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Why Link’s Awakening New Art Style Does It Justice

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Publisher: Nintendo
Release: September 20, 2019
Rating: Everyone
Platform: Switch

One of the highest compliments we tend to give remakes is that they look and play how we remember them. Spyro Reignited Trilogy, for example, invokes the same sense of wonder we had when we played the original, pointier versions back in the day. Playing the remake of Link’s Awakening, however didn’t feel like I was revisiting my memories of the original. Instead, it felt like a fever dream I had a long time ago had suddenly become much more lurid, and I mean that in the best way possible.

As a remake, Link’s Awakening is more in line with Grezzo’s Ocarina of Time or Majora's Mask remake than, say, Resident Evil 2. My fifteen-minute demo ran me through the paces I remembered from the original game: After waking up in Marin and Tarin’s house and having a quick chat with them (as in the original, Tarin won’t let you leave without speaking to him), I ran out to retrieve my sword at the Tornobo Shores. If you’ve played the original, you’re mostly going to retrace your steps.


By now you’ve probably seen the game’s art style (just look around this article if you need a refresher), and have your own thoughts on it; a lot of people like it, but quite a few people don’t. Originally, I loved the look of most of the environments, but the characters felt off to me. Link reminded me more of a Funko-ized version of the character than the adventurer I imagined playing as on the Game Boy. But after seeing the game in action, I’m totally on board.

Link’s Awakening is one of the stranger Zelda games. Taking place inside of a dream, it gets away with things that might not work in more serious entries; characters regularly break the fourth wall, discordant characters like Chain Chomps and Kirby make an appearance, and while the places Link finds himself in tend to have conveniently diverse ecologies, Link’s Awakening has an especially weird landmass. It’s a patchwork game in a lot of ways. Crucially, the original Link’s Awakening is also a Game Boy game, which means it looks like this:


Not only is it retro in the classic pixelated sense, but the color palette is severely limited, which means your imagination is putting in even more effort to imagine what the things on your screen might actually look like. That’s the case for lots of old games, but with Link’s Awakening that effect enhances the experience, since it ties into the dreamlike atmosphere and the feeling that what you’re looking at isn’t real.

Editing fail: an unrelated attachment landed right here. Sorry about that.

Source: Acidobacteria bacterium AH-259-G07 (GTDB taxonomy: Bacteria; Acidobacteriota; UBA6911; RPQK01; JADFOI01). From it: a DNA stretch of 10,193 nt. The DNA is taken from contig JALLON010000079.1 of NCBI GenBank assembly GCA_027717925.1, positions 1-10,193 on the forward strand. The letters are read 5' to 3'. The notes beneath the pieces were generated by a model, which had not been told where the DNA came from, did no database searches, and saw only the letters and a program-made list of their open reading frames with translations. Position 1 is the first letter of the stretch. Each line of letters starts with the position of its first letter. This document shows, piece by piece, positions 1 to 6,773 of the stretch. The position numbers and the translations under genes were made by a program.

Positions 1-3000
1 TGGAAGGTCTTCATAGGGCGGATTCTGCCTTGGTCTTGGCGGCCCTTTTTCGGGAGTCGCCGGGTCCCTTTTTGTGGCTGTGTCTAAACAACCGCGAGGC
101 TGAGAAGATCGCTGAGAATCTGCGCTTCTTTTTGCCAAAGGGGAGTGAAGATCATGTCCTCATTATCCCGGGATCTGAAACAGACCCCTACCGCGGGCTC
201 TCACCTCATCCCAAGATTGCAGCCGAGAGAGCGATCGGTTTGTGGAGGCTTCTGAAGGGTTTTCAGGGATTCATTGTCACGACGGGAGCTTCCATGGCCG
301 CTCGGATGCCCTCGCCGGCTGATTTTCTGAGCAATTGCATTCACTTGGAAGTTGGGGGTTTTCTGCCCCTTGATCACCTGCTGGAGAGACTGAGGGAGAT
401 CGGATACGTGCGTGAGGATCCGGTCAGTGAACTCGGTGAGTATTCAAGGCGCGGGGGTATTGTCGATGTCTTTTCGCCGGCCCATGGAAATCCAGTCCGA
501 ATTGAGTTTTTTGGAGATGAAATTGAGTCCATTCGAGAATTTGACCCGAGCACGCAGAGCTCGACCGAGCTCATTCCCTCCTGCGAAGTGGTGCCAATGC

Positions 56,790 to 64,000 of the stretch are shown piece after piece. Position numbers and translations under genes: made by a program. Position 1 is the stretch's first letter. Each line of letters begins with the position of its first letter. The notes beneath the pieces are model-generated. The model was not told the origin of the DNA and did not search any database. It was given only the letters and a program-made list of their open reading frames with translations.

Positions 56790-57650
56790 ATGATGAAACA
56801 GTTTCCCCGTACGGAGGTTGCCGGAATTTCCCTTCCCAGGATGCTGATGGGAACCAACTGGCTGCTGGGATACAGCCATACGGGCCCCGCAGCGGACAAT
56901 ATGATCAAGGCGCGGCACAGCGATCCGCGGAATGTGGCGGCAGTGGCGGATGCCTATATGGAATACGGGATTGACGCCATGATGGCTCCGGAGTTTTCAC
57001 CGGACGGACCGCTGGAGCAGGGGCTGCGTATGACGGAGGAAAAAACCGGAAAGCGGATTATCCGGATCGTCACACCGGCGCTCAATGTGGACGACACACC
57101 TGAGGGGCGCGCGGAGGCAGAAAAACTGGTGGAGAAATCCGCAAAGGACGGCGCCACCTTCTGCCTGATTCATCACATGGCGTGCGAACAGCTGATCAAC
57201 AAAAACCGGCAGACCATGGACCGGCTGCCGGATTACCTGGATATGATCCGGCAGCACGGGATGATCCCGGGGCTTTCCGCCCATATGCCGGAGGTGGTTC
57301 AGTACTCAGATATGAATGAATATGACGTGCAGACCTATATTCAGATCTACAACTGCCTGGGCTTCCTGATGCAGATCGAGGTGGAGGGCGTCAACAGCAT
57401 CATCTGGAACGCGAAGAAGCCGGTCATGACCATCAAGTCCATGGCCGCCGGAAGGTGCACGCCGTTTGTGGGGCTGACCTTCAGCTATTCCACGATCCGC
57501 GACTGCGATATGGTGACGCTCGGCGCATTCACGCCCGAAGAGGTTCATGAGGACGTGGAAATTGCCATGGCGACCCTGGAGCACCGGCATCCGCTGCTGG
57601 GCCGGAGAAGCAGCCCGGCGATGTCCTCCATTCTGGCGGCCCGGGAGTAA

The new art style is certainly more nuanced and realistic, but still manages to get this effect across in a new way. The beady eyes on human characters and clean, shiny textures on just about everything else makes everything look like a diorama for dolls, which makes it feel like you’re playing pretend. So it still feels like what you’re doing and seeing isn’t real. That vibe is a big part of Link’s Awakening for me, and I don’t think it would be kept intact if it looked like, say, the Ocarina of Time remake, or if it used a “realistic” art style.


Not every part of the original release is kept intact, but the changes are for the better. You could move in eight directions in the original game, but Link now actually faces the direction he’s moving (instead of simply sliding around diagonally), with matching animations for slashing. It’s strange that this addition actually makes the game feel more retro, and it’s a nice touch overall.

You don’t have to struggle with one limit of the Game Boy, either. This time around, instead of having to equip various items (including your sword and shield) to bind them to the A and B buttons, your B and L buttons are now reserved for slashing and block, respectively. Most of your other tools and items have to share the X and Y buttons, but not having to swap back to your sword constantly should save a lot of menu time.


Another improvement is how you keep track of your adventure. Characters in the original Link’s Awakening guided him on his journey, giving him directions about where to go next. You had to remember that info as you played, however, and if you happened to forget where to go (or accidentally skipped a bit of dialogue), it was easy to get lost. Taking a cue from Breath of the Wild, the world map screen now lets you now place pins on it, so you can mark your destination immediately, or literally stick a pin in chests or objects you need to come back to later.

My only knock against the remake based on my playtime is the framerate, which looked like a rock-solid 60 fps in interior spaces, but had a tendency to drop to about half that when roaming outside. This happened both in docked and undocked mode. Hopefully it gets resolved before the final release, as it put a bit of a damper on an otherwise great time.

There weren’t too many surprises besides that, and that’s probably good, since this is a remake, after all (if you’re curious about how the new dungeon-making aspect will work, check out our interview with Eiji Aonuma about it). But what I’ve played makes me excited to revisit Koholint Island when Link’s Awakening comes out on September 20, since it still looks to spark the imagination the same way it did 26 years ago.

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